OS Windows 7 x64 SP1 Rus Windows 7 x64 SP1 Rus

PowerLine adapters we are currently testing have a four-port Gigabit Ethernet switch. We decided to start with testing its performance. In order to do this we connected a test notebook to one of its ports and a PC to the other one.

After that we successively connected ASUS PL-X52P to sockets located at the distance of one and eight metres away from one another. Results of the speed measurements are presented on the diagram below.

Speeds at the distance of eight metres that are a bit higher can be easily explained since things that affect the testing results include not only the cabling condition, but also presence of interference caused by various equipment connected to the power system. More to it, the speed difference in certain tests is negligibly low and can be considered as a measuring inaccuracy. Unfortunately, we did not have a more or less uniform electrical line in order to establish an impact of the distance on the maximum transfer speed.

That's where we draw the small testing chapter to a close and move on to summing it all up.


Generally, we are glad about the ASUS PL-X52P PowerLine adapters, which make it possible to transfer data via a power system at speeds higher than 200 Mpbs in case the distance between the connected devices is short, that we tested. The models under review will be a great fit in situations when one needs to consolidate several nodes into a uniform network without laid twisted pair, whilst usage of wireless technologies is either impossible or significantly limited.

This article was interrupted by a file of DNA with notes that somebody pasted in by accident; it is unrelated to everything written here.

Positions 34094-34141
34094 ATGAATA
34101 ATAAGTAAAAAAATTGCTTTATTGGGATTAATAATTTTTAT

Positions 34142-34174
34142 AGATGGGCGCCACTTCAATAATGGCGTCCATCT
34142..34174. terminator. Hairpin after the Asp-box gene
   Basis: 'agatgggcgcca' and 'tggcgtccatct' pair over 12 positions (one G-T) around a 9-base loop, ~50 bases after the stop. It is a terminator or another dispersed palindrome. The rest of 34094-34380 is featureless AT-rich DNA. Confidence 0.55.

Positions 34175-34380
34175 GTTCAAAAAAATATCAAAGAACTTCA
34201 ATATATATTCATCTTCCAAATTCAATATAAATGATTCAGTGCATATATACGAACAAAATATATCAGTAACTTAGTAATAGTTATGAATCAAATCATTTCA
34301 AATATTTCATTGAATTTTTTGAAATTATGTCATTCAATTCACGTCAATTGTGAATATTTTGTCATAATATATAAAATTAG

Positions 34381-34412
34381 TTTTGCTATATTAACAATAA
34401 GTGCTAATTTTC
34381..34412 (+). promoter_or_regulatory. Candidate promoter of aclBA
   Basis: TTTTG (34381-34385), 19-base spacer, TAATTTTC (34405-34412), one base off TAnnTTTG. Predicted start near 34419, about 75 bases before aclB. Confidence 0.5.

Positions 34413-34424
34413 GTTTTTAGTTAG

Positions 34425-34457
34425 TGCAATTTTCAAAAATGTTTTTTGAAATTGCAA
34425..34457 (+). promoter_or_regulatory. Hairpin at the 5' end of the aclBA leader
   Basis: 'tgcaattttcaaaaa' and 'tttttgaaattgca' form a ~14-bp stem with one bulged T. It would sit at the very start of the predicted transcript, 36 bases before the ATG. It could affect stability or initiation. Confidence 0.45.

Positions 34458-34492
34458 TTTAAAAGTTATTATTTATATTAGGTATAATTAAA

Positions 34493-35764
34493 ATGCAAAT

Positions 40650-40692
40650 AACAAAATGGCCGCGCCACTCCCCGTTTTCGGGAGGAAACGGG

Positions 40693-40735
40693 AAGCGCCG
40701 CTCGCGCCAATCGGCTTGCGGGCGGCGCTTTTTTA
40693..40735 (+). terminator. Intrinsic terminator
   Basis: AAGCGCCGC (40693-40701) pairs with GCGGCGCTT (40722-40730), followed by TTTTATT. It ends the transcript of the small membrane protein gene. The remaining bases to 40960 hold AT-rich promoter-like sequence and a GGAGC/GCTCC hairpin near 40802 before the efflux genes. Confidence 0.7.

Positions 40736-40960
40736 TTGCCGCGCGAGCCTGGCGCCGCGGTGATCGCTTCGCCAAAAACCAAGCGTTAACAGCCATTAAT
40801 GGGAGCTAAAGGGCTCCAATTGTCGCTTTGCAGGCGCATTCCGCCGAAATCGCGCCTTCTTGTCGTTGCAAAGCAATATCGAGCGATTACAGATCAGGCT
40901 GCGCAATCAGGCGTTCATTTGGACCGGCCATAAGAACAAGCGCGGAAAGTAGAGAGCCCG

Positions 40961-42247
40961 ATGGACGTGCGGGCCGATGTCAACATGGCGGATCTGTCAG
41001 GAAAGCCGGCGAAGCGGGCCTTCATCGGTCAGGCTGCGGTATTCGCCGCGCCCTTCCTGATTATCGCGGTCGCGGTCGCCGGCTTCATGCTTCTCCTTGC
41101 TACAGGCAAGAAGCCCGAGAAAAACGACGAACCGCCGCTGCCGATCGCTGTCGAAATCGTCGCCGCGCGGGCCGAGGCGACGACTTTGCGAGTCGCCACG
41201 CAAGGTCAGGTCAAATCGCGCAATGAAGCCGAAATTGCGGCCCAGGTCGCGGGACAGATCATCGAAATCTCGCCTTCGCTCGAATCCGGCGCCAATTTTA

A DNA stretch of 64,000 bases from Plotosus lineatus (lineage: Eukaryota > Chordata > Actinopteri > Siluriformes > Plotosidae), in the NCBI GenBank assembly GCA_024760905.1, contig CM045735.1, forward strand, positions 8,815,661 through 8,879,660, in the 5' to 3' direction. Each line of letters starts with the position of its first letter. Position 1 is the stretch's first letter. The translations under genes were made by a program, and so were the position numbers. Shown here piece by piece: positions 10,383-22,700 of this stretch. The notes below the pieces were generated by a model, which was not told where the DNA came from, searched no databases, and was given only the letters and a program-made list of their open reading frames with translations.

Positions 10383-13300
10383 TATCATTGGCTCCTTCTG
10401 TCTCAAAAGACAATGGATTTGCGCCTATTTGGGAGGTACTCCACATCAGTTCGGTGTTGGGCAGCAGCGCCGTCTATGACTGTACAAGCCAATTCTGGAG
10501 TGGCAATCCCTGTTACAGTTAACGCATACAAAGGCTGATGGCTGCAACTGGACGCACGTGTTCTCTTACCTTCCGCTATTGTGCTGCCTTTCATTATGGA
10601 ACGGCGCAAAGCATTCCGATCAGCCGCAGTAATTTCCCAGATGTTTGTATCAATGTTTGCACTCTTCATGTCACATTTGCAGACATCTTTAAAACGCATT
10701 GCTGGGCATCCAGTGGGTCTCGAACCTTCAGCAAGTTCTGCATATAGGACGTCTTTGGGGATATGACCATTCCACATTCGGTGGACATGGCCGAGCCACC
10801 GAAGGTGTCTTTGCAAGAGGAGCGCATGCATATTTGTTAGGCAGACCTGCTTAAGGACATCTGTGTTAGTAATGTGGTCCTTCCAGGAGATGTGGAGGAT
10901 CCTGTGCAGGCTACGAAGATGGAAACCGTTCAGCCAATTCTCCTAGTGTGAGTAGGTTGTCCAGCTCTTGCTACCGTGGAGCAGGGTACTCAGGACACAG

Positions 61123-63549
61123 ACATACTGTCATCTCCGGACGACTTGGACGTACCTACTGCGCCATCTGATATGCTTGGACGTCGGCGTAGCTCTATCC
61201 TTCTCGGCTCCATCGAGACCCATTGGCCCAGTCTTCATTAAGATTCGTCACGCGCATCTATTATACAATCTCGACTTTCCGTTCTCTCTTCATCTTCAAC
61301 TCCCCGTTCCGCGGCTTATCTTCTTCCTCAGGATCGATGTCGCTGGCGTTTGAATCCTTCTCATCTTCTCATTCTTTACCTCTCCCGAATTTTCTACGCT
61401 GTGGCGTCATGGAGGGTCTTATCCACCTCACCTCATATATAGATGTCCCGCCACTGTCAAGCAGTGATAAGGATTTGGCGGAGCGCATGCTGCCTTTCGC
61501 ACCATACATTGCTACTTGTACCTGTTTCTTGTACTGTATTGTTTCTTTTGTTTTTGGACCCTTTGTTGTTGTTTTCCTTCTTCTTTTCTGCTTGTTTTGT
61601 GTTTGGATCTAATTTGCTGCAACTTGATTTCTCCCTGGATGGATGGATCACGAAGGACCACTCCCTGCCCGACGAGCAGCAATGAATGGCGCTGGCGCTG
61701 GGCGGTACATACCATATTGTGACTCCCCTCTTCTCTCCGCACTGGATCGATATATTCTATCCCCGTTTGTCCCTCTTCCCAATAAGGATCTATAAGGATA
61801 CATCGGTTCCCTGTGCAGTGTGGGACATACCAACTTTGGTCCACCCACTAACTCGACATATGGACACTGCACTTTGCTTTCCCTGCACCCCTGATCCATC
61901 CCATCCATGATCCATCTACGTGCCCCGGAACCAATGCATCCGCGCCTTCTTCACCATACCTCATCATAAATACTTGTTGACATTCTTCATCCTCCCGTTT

The strength areas of ASUS PL-X51P and PL-X52P are presented below.

  • Presence of a built-in four-port Gigabit Ethernet switch
  • High data transfer speeds
  • Presence of a separate high-priority switch port
  • Separate power outlet with a high cut filter located on the upper panel of the device
  • Ability to encrypt the transferred traffic
  • Quick booting

Unfortunately, we cannot help to mention some of its drawbacks.

  • Incorrect detection of the installed WinPcap utility version
  • Relatively high price

As of when this article was being written, the average price for an ASUS PL-X51P adapter in Moscow online shops was 2600 roubles. In the meantime, PL-X52P pack was priced at 5200 roubles.